Also on Wednesday, the Israeli Foreign Ministry reprimanded the Belgian ambassador after the country’s prime minister, Charles Michel, met with Shaul and B’Tselem’s director Haggai El-Ad during an official visit.
Israeli politicians have accused the NGOs of using foreign money for work aimed at undermining support for the government.
Gerald Steinberg, a political science professor at Bar-Ilan University and the president of NGO Monitor, a research institute critical of the left-wing organizations, said the incidents last week reflect growing frustration from Israelis who support the government over the work of left-wing NGOs.
“There is grass-roots anger in Israeli society that these organizations are a form of manipulation. They are saying, ‘We know better than you Israelis about what is good for the country,’” he said. “There’s no other society subject to this empowerment of political NGOs in order to counter the political process.”
Israeli immigration officials apologized to the New Israel Fund that the questioning upset Gorovitz, but insisted the procedure was routine. In a statement, Population and Immigration Authority spokeswoman Sabine Haddad said that during the course of Gorovitz’s conversation at passport control, a need arose for a more “professional” questioning.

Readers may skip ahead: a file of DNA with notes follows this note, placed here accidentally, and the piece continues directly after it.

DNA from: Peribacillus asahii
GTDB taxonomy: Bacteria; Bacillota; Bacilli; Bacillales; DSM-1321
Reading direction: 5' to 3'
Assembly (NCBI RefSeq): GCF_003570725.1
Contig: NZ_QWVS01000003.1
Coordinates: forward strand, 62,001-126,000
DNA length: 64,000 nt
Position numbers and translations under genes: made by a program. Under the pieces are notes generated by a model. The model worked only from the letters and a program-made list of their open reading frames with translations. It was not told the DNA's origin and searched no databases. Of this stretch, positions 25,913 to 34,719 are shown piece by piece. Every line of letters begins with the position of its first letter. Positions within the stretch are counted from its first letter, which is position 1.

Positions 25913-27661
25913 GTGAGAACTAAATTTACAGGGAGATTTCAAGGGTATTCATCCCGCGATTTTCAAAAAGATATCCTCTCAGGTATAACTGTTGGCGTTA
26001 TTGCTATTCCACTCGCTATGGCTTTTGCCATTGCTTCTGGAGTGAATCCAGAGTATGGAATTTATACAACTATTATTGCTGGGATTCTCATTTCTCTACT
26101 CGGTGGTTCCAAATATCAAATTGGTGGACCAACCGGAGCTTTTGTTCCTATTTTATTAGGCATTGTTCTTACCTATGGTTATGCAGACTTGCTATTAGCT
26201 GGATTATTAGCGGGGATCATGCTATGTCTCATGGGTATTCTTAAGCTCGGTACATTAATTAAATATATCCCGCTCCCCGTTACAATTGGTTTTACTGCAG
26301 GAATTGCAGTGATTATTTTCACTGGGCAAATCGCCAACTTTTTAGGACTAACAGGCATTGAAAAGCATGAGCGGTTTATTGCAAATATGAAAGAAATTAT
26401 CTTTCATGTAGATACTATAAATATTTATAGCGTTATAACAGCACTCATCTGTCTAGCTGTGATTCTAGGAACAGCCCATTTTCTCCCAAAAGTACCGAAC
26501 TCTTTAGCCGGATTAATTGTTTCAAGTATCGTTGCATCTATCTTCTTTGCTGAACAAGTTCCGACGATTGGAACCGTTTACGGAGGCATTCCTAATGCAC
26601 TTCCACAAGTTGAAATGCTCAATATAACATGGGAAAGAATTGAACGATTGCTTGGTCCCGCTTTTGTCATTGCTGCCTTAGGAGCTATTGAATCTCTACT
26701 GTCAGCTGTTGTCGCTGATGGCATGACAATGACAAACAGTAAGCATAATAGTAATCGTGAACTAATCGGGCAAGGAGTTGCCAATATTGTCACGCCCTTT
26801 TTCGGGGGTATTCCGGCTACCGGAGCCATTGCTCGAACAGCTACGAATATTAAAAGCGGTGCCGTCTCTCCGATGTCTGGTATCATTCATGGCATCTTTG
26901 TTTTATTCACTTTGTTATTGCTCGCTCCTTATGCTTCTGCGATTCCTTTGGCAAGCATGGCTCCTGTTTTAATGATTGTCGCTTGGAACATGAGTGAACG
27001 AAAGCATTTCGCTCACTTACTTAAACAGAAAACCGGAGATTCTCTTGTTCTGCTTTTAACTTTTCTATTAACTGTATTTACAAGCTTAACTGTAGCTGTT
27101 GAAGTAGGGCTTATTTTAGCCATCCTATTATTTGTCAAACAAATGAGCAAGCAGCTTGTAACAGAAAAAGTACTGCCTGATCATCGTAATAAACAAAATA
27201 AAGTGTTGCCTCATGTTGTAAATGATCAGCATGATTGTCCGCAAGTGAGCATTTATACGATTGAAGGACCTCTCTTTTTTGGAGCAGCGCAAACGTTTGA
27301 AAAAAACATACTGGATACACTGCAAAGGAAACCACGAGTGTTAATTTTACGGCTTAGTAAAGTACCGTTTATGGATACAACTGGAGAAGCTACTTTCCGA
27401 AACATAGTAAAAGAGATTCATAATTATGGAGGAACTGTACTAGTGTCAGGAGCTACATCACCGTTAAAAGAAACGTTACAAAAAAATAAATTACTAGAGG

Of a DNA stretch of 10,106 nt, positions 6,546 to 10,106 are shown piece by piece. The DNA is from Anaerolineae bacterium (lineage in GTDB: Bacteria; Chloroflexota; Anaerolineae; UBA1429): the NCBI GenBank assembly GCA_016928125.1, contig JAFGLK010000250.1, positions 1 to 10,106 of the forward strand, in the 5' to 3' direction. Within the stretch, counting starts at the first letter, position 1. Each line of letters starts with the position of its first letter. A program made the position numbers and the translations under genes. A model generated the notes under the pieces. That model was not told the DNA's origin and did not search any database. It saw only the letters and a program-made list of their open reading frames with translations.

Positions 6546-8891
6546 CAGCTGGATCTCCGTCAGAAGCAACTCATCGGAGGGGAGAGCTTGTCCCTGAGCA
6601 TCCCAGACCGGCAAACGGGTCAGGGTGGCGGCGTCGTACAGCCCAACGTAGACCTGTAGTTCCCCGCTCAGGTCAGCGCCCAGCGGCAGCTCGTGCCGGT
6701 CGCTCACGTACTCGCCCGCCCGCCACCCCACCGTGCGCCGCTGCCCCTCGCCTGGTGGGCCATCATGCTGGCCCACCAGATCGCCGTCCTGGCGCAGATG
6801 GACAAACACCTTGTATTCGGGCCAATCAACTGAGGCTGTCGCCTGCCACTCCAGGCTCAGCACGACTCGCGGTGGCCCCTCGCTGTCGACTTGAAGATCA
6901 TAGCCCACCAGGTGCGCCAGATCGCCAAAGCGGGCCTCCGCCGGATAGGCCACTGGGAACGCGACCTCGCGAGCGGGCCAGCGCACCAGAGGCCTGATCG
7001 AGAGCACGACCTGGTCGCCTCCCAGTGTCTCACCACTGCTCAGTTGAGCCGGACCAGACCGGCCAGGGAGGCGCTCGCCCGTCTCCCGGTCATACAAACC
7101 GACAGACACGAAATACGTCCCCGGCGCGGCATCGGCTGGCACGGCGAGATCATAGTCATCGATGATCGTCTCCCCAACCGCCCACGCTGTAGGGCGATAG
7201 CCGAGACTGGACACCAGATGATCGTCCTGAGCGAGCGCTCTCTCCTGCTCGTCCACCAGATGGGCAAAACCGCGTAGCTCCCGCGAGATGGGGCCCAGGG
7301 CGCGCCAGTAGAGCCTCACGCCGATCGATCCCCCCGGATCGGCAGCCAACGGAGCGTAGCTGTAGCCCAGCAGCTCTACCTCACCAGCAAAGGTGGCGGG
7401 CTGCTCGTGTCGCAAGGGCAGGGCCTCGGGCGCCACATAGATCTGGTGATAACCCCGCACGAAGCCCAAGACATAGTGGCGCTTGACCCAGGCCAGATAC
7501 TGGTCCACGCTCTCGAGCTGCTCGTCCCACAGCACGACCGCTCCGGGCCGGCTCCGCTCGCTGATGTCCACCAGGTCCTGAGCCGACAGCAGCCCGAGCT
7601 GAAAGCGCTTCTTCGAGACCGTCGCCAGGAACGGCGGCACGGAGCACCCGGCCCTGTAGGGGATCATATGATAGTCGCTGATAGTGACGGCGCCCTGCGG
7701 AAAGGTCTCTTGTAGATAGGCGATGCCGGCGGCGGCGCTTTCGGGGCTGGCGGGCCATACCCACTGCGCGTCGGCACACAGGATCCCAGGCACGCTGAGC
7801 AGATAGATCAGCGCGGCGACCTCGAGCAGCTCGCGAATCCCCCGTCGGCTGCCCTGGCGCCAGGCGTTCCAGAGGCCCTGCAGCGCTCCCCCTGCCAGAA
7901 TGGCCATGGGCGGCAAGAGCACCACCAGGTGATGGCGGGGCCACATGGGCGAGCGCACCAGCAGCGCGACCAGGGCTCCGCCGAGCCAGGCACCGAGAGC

Talia Sasson, the president of NIF who called up the immigration authority to convince them to release Gorovitz, said she was informed that the NIF vice president had been taken for a security interview.
“The persecution of left-wing nongovernment organizations has crossed a new line,” wrote Michal Rozin, a parliament member from the left-wing Meretz Party, on her Facebook page. “Exactly how does promoting a peace agreement constitute an obstacle to national security?”
The New Israel Fund has been harshly criticized in Israel for years. It was attacked by a right-wing nonprofit, Im Tirtzu, in 2010 for supporting NGOs cited in a United Nations report on the 2009 Gaza war criticized as biased against Israel. About three years ago, it was accused by Ben Dror Yemini, a leading Israeli columnist, of funding organizations that are “radicalizing” Israel’s Arab minority while promoting international “condemnation, delegitimization, and demonization” of Israel. Right-wing groups pressured Israeli President Reuven Rivlin into cancelling an appearance at a conference so as not to appear on the same stage with the NIF’s president at the time.
At the airport, Gorovitz said that she noticed that her questioner had a sheet on which “BDS” — the abbreviation of the anti-Israel Boycott, Divestment and Sanctions movement — was underlined. NIF maintains that it does not support BDS.
A day after being delayed at the airport, Gorovitz said her detainment was part of an “atmosphere of suppression” of human rights groups. With her voice still shaking, she said the experience was personally insulting as someone who has advocated for Israel in the U.S. and raised money for Israeli causes in the Jewish community.
“My Zionist credentials are something I’m very proud of,” she said. “To have that tossed aside as if it meant nothing at all was a shock.” n